Other recent recognitions for Exeter Fellows have included Molly Stevens being appointed Oxford’s new Academic Champion for Women and Diversity in Entrepreneurship and Professor Cornelia Drutu (Mathematics) being named a Visiting Scientist at the Max Planck Institute for Mathematics in Bonn for summer 2024.  Meanwhile, Supernumerary Fellow Kathy Noren, Head of the University’s Disability Advisory Service, was appointed Co-Director of the University’s Student Welfare and Support Services.

In terms of scholarly achievements, former Visiting Fellows Anna Alsina Naudi (Princeton) and Nicolas Espejo-Yaksic (Centre for Constitutional Studies, Supreme Court of Mexico) produced a book, El acceso a una justicia adaptada, which uses an internationally comparative framework to examine the access to justice systems of especially vulnerable individuals and groups.  Former Boskey Fellow in History Christopher Markiewicz, now Associate Professor in Ottoman & Islamic Studies at the University of Ghent, has won a European Research Council Starting Grant.  Frantz Fanon: Literature and Invention (2022) by Professor Jane Hiddleston (French) has been shortlisted for the Gapper Prize, and Courting India: England, Mughal India, and the Origins of Empire (2023) by Professor Nandini Das (English) has been nominated for the Duff Cooper Prize for non-fiction.  Meanwhile, Professor Elizabeth Leach (Fellow of St Hugh’s and Lecturer in Music at Exeter) has produced Medieval Sex Lives: The Sounds of Courtly Intimacy on the Francophone Borders (Cornell).

In terms of research discoveries, Professor Neil Herring (Medicine) and his team have developed a blood test which will assist in identifying those at highest risk of dying from heart failure, and Professor Marian Knight (Maternal and Child Population Health) has revealed that deaths by women during pregnancy or soon after childbirth are at their highest level for 20 years, with black women and those from deprived areas especially likely to die.  That research attracted considerable media attention.  Other media appearances involving Exeter Fellows included Professor Nandini Das (hosting a programme about Margaret Cavendish), Professor Frank Close FRS (Emeritus, Physics) participating in ‘In our Time’, and Professor Charles Foster (Law) taking part in a documentary on ‘Life and Other Problems’.

As ever, alumni featured largely in the College’s life during Hilary Term.  For example, more than 500 Exonians spoke to our student telethon callers in March.  Professor John Quelch (1969, Modern History, & Honorary Fellow) was appointed Executive Vice Chancellor at Duke Kunshan University. As reported elsewhere in the Hilary Term 2024 edition of E-news, several alumni have produced significant publications. Also, substantial numbers of alumni attended the Bannister Society (Medicine) dinner in January (at which Professor Kerry Walker [Neuroscience] spoke), the Fortescue Society (Law) dinner in February (addressed by current barrister and former JCR President Tutku Bektas (2013, Jurisprudence), and the football dinner in early March.  Also, three alumni who are Honorary Fellows recently visited the College:  Dick Celeste (1960, Modern History) and Professor Charlotte Watts (1981, Mathematics) in January, and Lord Stephen Green (1966, PPE) the following month as preacher in Chapel.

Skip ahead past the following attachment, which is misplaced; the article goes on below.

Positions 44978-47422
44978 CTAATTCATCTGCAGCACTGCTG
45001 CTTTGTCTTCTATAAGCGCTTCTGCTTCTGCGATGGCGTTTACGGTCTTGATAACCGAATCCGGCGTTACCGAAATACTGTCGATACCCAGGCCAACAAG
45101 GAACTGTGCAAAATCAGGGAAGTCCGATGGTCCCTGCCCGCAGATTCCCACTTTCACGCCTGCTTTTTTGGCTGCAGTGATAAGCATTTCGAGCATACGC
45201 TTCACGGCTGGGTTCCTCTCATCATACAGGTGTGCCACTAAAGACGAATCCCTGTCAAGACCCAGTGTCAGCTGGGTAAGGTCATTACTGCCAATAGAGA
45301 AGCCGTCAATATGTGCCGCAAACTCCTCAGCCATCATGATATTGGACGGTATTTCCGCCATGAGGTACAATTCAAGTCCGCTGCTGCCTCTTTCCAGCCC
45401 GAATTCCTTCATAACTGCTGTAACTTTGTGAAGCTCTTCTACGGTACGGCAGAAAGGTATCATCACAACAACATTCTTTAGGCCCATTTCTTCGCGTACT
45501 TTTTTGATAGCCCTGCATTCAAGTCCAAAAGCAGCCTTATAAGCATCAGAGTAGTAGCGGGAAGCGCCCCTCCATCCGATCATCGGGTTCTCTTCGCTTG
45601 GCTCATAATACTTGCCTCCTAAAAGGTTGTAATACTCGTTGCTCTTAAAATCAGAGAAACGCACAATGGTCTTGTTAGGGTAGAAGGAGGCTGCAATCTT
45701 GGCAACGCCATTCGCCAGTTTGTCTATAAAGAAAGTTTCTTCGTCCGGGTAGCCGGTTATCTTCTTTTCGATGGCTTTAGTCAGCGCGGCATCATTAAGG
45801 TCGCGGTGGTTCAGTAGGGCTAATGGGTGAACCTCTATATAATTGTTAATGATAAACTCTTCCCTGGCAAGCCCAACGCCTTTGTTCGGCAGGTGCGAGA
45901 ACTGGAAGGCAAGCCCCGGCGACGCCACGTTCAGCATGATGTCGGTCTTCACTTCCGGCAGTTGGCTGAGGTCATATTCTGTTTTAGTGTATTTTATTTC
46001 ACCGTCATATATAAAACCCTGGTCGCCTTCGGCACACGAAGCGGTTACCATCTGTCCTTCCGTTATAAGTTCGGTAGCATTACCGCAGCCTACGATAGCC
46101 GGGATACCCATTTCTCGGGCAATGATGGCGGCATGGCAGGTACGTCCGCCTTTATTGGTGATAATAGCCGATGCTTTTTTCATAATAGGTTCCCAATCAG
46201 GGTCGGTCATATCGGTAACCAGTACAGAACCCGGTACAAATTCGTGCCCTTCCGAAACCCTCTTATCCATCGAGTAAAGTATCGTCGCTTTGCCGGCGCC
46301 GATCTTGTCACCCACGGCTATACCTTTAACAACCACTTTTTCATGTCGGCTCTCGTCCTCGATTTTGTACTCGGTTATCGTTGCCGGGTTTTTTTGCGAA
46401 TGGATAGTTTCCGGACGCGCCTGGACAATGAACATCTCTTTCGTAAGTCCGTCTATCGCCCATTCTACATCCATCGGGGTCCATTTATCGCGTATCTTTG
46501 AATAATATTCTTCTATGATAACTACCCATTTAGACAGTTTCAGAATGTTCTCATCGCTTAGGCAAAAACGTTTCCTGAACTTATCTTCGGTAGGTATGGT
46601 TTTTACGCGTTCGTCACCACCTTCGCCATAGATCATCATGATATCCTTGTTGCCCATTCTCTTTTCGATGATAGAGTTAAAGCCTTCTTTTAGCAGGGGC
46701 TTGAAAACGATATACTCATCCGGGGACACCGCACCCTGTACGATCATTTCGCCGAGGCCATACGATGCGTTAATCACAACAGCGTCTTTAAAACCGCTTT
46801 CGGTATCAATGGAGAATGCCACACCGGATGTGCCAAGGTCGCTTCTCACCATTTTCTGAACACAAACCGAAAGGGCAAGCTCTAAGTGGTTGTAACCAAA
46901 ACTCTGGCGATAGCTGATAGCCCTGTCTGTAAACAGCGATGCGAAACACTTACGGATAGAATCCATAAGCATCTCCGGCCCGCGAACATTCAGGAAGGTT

A notable secular public appearance in College by an alumnus was a talk given by Jonathan Wilkinson (1988, PPE), Minister of Energy and Natural Resources of Canada, a soberly optimistic and engaging presentation jointly sponsored by the Rhodes Trust.  There were also two public seminars given by non-Exonians during the Term.  Former Visiting Fellow Professor Dennis Ahlburg (Trinity University, Texas) teamed up with Professor Brian McCall (University of Michigan) to discuss ‘Is There Grade Inflation at Oxford’;  their systematic statistical analysis demonstrated that the phenomenon is worldwide.  A large crowd, including numerous Exeter Fellows and Soumitra Dutta (Dean of Oxford’s Said Business School), witnessed the scintillating appearance in March by Nobel Laureate Professor Sir Paul Nurse CH OM, Director of the Francis Crick Institute and an influential commentator on UK research policy, on the subject of ‘The Importance of Enhancing Public and Private Support for Research’.

Sir Paul Nurse

Professor Sir Paul Nurse CH OM, Director of the Francis Crick Institute

Hilary Term included several visits to alumni by myself, Marguerite, and either Yvonne Rainey (Director of Development & Alumni Relations) or her deputy, Adale Bennett.  There was a lively reception in Hong Kong in January. Later the same month came occasions in Zurich and Geneva;  in both locations Fellow Michael Bronstein spoke highly approachably about AI. The Swiss occasions were generously engineered by Howard Rosen (1974, Jurisprudence), the founder of Swiss Friends of Oxford.  There were vibrant Exeter occasions, and many individual meetings with Exonians, in March in New York (where a collaborative event with Williams College drew a large crowd), in Toronto (where Philip Slayton [1965, Jurisprudence] and his wife Cynthia were solicitous hosts), and in Saskatoon (where the guest of honour was Cheryl Kloppenburg, widow of Henry [1968, BCL] – joint benefactors, among other important projects, of Exeter’s Fellowship in Politics).   Very sadly, another notable Saskatchewan-born Exonian, the Reverend James McConica (1951, Modern History, & 1958 DPhil in Modern History), one of the great scholars of our time and a very loyal alumnus, died in December.

A large and growing number of alumni have contributed to the restoration and renovation of the College Library, which continues to attract rave reviews from students and visitors alike. The appeal for that project and related naming opportunities remain open.

Looking ahead to the next several months – the final ones before Marguerite and I hand over to Andrew and Pippa Roe at the end of September – there will be many important Exeter events. Among others, I am looking forward to a visit to Singapore and Hong Kong alumni in April, a webinar by Professor Joseph Nye (1958, PPE) on 22 May, the 200th anniversary dinner of the Boat Club on 25 May, the Gaudy for those matriculating between 2010 and 2014 on 22 June, the barbecue for young alumni a week later, and a series of graduations in July and August.

Wishing you a happy spring (or, in the Southern Hemisphere, a cheerful autumn)